Python 3 and GDB
Fri Aug 16 14:02:00 GMT 2013

On Aug 16, 2013, at 7:47 AM, Phil Muldoon <> wrote:

> Paul,
> I think you did the original conversion for GDB to compile with
> Python 3. It seems we still have some stuff in there that could fail
> (or, stuff that we introduced later, after your patch).  One example
> is "PyString_AsString".
> So I was curious if you used any tools to highlight areas of concern
> with the Python 2.x -> Python 3 change.  I would be interested in
> automating this process, perhaps with the ARI tool, to ensure that all
> future commits comply with Python 2 and 3.

No, I did not use any conversion tools. Instead, it was a case of reading some docs, beating on the sources until they build correctly, and run the test suites until they pass.  It certainly would be excellent if an automated checker could be found.  I know of none, and it's not clear how to do a complete one.  A partial one might be possible.

Is this a case of incomplete testing?  I don't know if we clearly stated that proposed changes in the Python area have to be tested against Python 2 and Python 3 both.  Many problems will become obvious just from attempting a build, because missing API calls become compile errors.  The remaining details tend to show up in a run of the test suite.  (For that matter, test suite changes also require care -- there is work in those to handle the Python differences and additions to the test suite need to be bilingual, too.)  In fact, it would be good to call out specifically what versions are supposed to be tested.  The oldest 2.x we support plus 2.7, and 3.1 plus 3.latest is what I would suggest.

I found some very limited documentation on the API mapping between Python 2 and 3.  At the time I did the work, there were some serious gaps in that documentation.  The module initialization comes to mind; the Python 3 conditionals you find in the gdb Python initialization was the result of reverse engineering code in Python, not anything documented.  Another example is the s# argument parsing string, which was superseded in Python 3 by s* with a different API.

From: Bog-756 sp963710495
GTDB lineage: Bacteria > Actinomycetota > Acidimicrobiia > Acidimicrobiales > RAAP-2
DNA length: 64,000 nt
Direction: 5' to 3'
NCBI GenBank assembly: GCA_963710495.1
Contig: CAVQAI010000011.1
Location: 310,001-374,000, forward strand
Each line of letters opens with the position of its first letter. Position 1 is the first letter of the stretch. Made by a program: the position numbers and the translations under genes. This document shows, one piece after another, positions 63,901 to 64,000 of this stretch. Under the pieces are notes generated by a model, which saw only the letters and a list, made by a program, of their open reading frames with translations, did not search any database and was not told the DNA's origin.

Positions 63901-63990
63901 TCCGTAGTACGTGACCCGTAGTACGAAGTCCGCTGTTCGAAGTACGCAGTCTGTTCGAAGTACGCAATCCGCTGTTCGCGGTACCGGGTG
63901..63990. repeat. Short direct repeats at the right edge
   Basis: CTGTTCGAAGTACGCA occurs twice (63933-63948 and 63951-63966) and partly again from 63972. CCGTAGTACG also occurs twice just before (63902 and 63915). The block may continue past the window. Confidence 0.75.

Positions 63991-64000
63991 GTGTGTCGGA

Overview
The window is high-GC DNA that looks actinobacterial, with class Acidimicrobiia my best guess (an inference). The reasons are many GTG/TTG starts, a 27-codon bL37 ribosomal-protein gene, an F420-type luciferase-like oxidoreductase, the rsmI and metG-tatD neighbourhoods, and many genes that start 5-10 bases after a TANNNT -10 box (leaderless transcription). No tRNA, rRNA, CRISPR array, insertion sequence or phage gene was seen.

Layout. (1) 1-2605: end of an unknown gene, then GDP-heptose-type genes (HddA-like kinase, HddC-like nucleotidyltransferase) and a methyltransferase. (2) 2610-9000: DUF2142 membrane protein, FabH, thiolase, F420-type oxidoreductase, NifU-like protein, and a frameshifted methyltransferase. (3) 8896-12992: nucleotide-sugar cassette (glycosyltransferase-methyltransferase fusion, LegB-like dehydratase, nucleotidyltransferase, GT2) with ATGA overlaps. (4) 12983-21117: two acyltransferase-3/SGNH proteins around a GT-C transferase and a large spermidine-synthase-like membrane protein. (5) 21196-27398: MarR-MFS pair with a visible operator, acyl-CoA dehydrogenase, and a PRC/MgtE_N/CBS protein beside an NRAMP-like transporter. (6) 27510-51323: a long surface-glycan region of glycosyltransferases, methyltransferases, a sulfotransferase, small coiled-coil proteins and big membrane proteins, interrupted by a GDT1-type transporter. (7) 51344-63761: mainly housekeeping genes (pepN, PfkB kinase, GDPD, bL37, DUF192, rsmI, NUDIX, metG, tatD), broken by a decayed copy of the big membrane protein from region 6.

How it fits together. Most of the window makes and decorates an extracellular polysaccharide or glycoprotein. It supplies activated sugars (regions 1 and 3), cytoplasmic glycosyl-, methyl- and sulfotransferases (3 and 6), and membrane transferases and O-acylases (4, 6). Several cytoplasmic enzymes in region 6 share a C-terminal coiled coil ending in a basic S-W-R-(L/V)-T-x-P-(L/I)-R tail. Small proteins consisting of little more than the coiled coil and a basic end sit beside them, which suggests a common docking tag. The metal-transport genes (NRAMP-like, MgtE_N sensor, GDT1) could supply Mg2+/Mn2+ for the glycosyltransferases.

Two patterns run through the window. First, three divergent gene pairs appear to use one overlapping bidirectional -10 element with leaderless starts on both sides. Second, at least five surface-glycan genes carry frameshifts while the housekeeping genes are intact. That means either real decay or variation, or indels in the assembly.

At this point, it seems that things have improved a little. has a bunch of useful documentation, plus pointers to some other documents. 

There are also some things to watch out for due to the changed to unified Unicode support in Python 3.3.  A bunch of API calls are deprecated because of that, and while they may still work (for suitable definition of "work"), the best answer is to avoid them right now.  The "What's new in Python 3.3" document describes this.

I don't remember if there is a document that describes how to write Python code that's acceptable in both versions.  Maybe there is now; if so that would be a useful thing to track down.  

At one point early on I saw a statement that implied "bilingual code" is possible but messy, so you might not want to do that.  I've since learned (partly through tweaking the test suite and the Python files that are part of gdb) that it isn't all that hard, at least in straightforward Python code like that.  Other projects have done the same; pycrypto is a notable example.  A few things are a bit messy because they are syntax differences, so you can't easily write simple conditional code for the two alternative.  One of those is the u prefix on strings (in Python 3.0 through 3.2 that is rejected); another is "except C as v" which Python 2 rejects. Most other things are simple version checks and creation of aliases for type or function names.


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